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Let’s go surfing now …

20 Dec

Source: https://i.ytimg.com/vi/b6hoBp7Hk-A/maxresdefault.jpg

The world of work has changed. Many of us may never have a fulltime job. This can be daunting for students who undertake qualifications at either a tertiary or vocational level. But there are some core skills that can help you surf from one industry sector and multiple workplaces to another.

Core skills keep you on the wave

Core skills are ‘skills’ that are highly regarded in the workplace. These transferable skills are around these main areas:

  • Leadership
  • Management
  • Team skills
  • Communication
  • Collaboration
  • Creativity

Leaders know when to paddle out

In these times of uncertainty around politics, climate change, increased competition and the digital environment, effective leaders use emotional intelligence to keep their people buoyant and centred. They know who their people are and what drives them. They also know the road ahead and the work that has to be done. True leaders are selfless and have their ‘fingers on the pulse.’ Leaders are strong and calm. They are also resilient and can manage and harness change. Leaders continually develop their people so that they have the skills and knowledge to function in a changing environment. They are well prepared for the waves and when in doubt … paddle out.

Managers should surf too

Skilled managers are not just task driven. They can see the big picture and the scope of the projects they work on. They find the best people and nurture them just as leaders do (a manager can also be a leader,) and they communicate and collaborate regularly in often informal ways like quick ‘catch ups) or ‘how you going?’ sessions. In that way they get to know their people and know where a project is at and if there are any risks or difficulties that need to be managed.

Teams surf together

High functioning teams work together to achieve outcomes. They have less of the ‘storm’ and more of the ‘norm.’ In that way they can move across the waves to not just get the work done, but also to build and sustain a team when the waves get choppy.

Communication in big wave surfing

Communication skills are vital in the workplace. Leaders, managers, teams and individuals need to be on the ‘same page’ and fully informed especially when unexpected change occurs which is often. Communication encompasses emails, meetings, presentations and reports. Skilled ‘surfers’ move across the wave and as they do, they keep their colleagues abreast of situations. Skilled communicators are smart enough to know who their stakeholders are and how to communicate with them. Skilled presenters are a key to the workplace. They have a voice and they know how to use it without boredom or drama. They engage to communicate. And … they are aware.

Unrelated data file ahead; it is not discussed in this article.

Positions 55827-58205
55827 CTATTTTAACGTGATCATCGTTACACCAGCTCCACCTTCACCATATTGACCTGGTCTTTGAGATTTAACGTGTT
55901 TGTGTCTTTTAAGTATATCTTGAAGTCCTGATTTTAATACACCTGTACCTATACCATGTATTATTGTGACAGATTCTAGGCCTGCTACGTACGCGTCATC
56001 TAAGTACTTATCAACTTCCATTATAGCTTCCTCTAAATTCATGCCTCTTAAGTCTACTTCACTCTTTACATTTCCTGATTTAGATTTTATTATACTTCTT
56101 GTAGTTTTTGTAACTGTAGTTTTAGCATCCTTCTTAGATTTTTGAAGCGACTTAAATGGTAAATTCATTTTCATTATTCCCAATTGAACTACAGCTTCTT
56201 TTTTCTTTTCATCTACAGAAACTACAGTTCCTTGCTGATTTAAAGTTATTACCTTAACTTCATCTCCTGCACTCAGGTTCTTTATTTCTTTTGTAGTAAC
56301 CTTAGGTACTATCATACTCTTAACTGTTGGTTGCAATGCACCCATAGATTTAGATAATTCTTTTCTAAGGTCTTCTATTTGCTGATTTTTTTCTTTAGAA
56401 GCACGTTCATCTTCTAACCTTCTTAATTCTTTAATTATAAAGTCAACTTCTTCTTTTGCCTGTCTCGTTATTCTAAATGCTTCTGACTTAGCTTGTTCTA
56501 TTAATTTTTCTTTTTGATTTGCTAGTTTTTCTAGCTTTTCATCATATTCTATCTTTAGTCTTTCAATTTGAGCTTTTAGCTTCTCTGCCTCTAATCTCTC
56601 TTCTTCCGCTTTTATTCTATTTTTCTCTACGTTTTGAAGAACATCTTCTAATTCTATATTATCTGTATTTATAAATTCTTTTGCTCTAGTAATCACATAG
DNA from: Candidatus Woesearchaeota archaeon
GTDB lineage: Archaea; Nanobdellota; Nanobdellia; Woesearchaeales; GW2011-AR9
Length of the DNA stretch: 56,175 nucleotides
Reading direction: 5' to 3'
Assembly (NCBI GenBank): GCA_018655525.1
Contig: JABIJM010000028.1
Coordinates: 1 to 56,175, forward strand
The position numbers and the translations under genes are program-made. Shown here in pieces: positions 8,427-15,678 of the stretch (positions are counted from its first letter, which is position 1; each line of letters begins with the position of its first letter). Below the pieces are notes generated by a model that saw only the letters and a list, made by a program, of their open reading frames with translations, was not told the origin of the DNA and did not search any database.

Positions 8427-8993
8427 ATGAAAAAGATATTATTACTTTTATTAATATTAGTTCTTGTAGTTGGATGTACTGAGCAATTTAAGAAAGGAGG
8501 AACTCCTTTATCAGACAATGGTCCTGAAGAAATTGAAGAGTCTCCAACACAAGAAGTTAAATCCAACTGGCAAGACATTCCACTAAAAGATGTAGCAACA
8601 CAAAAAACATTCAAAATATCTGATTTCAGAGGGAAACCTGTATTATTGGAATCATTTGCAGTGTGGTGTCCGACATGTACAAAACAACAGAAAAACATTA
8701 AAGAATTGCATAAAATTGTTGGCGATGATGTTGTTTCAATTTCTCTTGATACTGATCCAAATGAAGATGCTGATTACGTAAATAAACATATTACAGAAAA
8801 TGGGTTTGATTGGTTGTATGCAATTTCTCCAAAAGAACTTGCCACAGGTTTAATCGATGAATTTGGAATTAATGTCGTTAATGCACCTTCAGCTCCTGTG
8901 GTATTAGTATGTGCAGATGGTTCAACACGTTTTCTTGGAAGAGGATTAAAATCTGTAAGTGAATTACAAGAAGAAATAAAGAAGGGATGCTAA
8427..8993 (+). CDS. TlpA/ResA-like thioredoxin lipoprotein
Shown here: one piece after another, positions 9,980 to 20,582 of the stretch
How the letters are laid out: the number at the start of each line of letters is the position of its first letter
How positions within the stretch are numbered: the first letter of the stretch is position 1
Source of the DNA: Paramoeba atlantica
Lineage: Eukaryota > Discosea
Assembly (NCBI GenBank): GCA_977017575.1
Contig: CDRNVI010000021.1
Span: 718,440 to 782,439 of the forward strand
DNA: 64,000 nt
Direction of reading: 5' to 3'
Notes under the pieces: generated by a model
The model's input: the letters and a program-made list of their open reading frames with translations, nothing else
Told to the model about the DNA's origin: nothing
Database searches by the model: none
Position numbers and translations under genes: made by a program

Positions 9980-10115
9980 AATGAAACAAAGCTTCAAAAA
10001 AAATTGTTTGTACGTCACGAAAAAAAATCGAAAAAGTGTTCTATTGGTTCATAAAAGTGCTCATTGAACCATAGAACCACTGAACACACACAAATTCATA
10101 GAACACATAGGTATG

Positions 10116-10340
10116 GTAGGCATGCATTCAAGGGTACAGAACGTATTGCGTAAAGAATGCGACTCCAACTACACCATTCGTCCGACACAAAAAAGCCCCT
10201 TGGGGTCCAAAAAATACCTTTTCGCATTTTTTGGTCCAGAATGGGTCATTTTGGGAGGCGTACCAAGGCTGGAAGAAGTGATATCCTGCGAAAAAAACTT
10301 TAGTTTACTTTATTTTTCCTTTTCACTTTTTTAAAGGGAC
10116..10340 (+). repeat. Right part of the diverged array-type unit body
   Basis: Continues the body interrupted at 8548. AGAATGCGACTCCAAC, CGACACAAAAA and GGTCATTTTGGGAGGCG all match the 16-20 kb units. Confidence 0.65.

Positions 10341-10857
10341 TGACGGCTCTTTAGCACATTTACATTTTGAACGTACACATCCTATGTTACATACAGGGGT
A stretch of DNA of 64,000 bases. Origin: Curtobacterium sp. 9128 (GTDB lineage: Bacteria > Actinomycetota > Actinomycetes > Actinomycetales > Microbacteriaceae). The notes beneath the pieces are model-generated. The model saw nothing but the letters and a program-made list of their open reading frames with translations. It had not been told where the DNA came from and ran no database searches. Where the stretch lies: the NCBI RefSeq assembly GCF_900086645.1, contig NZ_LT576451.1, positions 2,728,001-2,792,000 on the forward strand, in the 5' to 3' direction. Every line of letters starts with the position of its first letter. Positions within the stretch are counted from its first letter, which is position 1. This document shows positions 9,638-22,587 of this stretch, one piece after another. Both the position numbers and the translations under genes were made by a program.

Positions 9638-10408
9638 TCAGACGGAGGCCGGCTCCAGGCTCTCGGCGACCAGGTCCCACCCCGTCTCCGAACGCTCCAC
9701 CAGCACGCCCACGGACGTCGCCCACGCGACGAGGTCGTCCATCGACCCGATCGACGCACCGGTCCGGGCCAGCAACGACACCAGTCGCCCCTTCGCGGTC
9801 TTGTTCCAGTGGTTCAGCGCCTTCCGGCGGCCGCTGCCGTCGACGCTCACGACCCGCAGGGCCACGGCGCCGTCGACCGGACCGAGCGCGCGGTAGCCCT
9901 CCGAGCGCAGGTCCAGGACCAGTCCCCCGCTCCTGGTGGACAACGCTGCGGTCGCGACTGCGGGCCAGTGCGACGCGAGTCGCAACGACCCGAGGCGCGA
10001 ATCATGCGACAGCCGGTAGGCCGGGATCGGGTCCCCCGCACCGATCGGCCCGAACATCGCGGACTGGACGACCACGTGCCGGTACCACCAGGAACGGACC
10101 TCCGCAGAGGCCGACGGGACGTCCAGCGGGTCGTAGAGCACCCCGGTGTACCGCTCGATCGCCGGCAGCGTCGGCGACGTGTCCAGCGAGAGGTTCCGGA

Collaboration when competing or rescuing

Surfing can be a solitary sport. That’s one of the things that make it attractive. Just you out on the board in the waves. But surf clubs work together to keep the beach a safe environment. They train constantly; they build skills in swimming, using the surf boats and first aid. They collaborate and work together. Collaboration is the key to getting the work done and to the encouragement of new ideas and ways of doing things. It’s the beginnings of creativity.


Source: http://www.live-swell.com/surfrentals/wp-content/uploads/2015/07/Your-wave-image.jpg

Creativity in surfboard design

Surfing was practiced thousands of years ago by indigenous people using logs to ride the waves. But over time, surfboards have evolved to better catch waves and turn surfing into a dynamic and athletic sport. Surfing innovators used their knowledge of the topography, the sea, wave patterns and human physiognomy to design better boards. We are all creative. It’s just a key we can unlock by shifting our perceptions and training our minds to look for newer and better ways of doing things. 

Keep on developing transferable core skills

Manglement v’s Management

22 Sep

Mangle

source: https://www.findmypast.co.uk/

Leadership and Management have never been more important in this era of disruption that some are calling the 4th Industrial revolution where:

  • Traditional business models are breaking down and being replaced by big tech (the so called FAANGS of Facebook, Apple, Amazon, Netflix and Google)  – add to that the gig guys = UBER et al.